Dans l’arrêt Young v. Lumenis, Inc. (June 26, 2007), la Federal Circuit a renversé une décision selon laquelle une revendication était indéfinie parce qu’elle incluait le mot “near” dans ce qui suit: “forming a first circumferential incision in the epidermis near the edge of the ungual crest of the claw”.
Selon le juge:
That language implies that an incision is made in the epidermis somewhere close to or at the edge of the ungual crest. As used in the claim, the term “near” is not insolubly ambiguous and does not depart from the ordinary and customary meaning of the phrase “near” as meaning “close to or at” the edge of the ungual crest [15 below].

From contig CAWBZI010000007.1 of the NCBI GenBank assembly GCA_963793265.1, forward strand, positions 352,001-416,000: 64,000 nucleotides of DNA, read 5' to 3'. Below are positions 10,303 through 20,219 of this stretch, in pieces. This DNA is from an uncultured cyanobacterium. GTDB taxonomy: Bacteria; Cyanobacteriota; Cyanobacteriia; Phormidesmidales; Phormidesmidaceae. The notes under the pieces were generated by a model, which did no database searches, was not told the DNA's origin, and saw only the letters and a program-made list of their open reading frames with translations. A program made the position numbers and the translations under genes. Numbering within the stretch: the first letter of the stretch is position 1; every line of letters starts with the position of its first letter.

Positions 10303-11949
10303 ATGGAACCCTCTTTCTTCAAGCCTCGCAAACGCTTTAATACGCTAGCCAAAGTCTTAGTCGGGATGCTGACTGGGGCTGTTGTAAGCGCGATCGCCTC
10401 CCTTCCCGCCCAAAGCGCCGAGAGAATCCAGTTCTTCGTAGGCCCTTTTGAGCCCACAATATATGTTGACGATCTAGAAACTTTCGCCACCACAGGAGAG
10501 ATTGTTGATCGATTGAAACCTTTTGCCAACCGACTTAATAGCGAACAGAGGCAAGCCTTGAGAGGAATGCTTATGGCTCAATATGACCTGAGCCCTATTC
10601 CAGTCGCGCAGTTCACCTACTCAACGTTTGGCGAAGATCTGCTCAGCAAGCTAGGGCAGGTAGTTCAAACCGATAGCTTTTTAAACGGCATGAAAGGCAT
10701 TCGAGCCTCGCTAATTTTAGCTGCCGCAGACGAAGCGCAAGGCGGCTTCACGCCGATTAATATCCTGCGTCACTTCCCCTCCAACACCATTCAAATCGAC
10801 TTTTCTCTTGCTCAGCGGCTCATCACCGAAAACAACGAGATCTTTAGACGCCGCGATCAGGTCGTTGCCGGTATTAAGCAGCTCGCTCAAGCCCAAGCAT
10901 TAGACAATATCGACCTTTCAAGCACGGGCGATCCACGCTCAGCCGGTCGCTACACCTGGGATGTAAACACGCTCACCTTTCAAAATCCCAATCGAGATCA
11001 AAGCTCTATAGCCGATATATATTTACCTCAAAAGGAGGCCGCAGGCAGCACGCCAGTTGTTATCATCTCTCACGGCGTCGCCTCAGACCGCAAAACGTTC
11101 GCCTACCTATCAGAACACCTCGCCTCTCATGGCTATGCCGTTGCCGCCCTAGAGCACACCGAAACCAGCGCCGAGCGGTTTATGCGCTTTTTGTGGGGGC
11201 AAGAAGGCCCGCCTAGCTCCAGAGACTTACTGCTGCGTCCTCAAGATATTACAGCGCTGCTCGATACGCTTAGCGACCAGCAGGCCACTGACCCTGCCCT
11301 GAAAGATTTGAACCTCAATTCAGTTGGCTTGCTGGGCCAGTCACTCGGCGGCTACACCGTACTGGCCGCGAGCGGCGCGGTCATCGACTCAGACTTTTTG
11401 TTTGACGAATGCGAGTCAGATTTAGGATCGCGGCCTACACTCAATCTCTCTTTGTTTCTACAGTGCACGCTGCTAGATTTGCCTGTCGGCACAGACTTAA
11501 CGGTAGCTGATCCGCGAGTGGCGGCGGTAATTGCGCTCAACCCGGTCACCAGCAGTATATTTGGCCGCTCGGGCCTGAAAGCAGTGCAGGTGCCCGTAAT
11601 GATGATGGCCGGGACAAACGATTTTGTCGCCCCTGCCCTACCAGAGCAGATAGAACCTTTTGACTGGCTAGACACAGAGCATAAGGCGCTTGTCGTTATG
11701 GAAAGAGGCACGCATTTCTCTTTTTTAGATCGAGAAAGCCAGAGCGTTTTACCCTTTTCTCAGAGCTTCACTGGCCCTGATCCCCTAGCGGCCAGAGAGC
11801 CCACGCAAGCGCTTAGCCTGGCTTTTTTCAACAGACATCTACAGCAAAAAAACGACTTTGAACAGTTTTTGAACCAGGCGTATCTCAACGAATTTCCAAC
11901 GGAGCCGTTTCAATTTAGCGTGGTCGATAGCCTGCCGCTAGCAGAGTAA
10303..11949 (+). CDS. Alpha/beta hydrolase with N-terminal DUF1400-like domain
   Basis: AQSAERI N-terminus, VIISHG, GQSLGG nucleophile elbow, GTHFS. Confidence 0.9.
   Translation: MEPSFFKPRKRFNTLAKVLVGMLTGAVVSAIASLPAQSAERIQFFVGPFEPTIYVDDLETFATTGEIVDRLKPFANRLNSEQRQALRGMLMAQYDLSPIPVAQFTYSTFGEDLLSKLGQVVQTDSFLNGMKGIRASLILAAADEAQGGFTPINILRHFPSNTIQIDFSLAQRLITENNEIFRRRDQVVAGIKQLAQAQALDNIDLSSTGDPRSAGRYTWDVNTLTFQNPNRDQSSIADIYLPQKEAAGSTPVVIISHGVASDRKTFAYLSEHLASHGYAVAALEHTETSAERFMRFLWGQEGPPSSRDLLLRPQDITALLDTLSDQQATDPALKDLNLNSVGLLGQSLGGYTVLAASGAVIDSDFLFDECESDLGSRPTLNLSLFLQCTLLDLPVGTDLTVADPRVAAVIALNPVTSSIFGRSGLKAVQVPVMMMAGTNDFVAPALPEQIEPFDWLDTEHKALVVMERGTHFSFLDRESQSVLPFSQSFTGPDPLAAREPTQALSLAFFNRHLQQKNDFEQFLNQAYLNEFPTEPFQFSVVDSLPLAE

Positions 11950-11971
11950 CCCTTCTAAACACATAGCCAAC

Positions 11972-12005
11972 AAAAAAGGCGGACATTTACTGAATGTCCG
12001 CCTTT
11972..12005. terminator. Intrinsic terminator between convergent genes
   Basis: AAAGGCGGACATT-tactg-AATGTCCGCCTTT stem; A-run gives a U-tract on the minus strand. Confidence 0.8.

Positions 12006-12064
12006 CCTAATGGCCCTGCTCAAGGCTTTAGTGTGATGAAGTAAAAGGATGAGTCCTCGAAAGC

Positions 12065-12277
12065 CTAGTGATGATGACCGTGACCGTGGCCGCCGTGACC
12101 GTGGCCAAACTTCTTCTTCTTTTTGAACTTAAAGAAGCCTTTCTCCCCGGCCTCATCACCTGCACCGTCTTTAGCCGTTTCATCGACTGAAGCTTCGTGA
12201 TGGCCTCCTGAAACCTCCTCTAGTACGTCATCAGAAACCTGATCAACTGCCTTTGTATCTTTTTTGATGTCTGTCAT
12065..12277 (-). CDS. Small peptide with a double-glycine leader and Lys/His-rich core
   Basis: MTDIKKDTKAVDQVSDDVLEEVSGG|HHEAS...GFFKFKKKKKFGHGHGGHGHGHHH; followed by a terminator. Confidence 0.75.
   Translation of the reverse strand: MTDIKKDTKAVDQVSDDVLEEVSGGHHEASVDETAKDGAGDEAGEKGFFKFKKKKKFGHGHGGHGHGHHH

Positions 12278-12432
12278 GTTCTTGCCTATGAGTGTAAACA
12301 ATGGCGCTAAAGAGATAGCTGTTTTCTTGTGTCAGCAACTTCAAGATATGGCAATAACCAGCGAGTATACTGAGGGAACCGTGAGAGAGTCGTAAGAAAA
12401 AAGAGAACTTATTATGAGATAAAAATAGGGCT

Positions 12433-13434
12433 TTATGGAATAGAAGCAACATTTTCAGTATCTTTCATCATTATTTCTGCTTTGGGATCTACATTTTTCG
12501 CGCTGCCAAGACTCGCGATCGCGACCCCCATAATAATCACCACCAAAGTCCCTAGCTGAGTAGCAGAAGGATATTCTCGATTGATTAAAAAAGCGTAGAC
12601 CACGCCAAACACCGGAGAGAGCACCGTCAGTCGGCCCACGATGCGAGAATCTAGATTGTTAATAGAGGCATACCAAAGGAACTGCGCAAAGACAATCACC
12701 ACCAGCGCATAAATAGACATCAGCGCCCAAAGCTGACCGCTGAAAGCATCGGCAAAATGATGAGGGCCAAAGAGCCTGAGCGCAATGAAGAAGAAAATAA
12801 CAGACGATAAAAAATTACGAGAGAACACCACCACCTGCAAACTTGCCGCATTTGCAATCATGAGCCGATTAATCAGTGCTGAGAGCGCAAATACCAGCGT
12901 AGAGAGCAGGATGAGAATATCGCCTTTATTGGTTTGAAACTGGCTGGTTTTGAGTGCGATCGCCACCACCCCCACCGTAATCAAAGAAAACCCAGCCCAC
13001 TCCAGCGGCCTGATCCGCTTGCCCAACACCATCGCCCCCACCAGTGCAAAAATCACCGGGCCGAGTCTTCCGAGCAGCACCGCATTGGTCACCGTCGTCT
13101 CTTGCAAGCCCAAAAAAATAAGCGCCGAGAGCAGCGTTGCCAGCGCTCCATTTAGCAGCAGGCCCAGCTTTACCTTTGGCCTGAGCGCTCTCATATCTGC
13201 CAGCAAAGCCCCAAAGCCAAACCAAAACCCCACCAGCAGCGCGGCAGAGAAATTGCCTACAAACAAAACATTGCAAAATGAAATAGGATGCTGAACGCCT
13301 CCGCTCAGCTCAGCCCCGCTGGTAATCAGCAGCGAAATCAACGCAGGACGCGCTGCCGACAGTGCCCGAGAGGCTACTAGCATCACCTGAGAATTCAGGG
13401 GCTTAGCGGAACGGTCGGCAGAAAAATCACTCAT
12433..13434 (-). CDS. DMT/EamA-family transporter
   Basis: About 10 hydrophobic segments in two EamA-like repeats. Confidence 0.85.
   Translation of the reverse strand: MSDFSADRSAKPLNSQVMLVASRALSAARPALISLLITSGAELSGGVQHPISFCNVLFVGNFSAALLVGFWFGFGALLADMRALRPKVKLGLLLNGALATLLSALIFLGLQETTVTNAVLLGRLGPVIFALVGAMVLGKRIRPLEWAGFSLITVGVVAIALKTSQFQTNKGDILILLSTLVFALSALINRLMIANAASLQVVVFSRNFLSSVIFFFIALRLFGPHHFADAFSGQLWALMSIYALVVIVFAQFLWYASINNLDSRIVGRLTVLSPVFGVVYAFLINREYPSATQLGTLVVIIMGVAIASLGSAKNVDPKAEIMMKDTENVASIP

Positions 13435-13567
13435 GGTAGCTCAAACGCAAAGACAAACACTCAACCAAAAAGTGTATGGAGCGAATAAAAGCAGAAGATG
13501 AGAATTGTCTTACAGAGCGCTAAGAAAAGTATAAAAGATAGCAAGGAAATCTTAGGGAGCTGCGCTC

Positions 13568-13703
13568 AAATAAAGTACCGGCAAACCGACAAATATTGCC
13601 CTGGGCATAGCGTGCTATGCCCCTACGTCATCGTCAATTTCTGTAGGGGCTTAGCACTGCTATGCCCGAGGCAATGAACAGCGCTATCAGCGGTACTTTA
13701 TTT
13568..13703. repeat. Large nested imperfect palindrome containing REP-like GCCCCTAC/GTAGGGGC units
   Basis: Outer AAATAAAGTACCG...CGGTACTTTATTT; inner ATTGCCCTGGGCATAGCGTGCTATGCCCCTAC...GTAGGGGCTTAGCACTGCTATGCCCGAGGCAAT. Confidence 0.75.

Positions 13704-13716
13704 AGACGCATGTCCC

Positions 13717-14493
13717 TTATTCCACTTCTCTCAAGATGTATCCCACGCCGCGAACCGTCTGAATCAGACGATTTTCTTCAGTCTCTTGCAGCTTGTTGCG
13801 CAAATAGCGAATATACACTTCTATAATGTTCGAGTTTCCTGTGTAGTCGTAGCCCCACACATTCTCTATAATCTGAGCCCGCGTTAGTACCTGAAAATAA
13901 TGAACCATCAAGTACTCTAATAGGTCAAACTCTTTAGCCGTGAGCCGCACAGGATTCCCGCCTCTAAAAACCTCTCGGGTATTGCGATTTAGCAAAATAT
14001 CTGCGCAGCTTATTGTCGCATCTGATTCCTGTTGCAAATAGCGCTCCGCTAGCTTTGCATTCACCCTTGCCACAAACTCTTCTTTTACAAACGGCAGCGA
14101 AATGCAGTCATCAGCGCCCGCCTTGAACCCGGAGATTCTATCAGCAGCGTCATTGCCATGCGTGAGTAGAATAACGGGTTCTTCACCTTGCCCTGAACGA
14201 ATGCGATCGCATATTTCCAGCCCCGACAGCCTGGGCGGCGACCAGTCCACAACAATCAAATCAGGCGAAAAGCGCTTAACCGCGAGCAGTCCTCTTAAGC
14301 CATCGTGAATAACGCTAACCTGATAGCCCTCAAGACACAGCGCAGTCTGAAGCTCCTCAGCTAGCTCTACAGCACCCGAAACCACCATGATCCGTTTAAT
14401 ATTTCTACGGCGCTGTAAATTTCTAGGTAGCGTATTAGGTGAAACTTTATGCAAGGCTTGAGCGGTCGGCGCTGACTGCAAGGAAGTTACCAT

Moreover, because the term “near” describes a location on an animal, its use, as opposed to a precise numerical measurement, is not inappropriate because the size of the appendage and the amount of skin required to be incised will vary from animal to animal based on the animal’s size. Akin to the term “approximately,” a person having ordinary skill in the art would know where to make the cut; thus the use of the word “near” does not deprive one of ordinary skill from being able to ascertain where the cut should be made.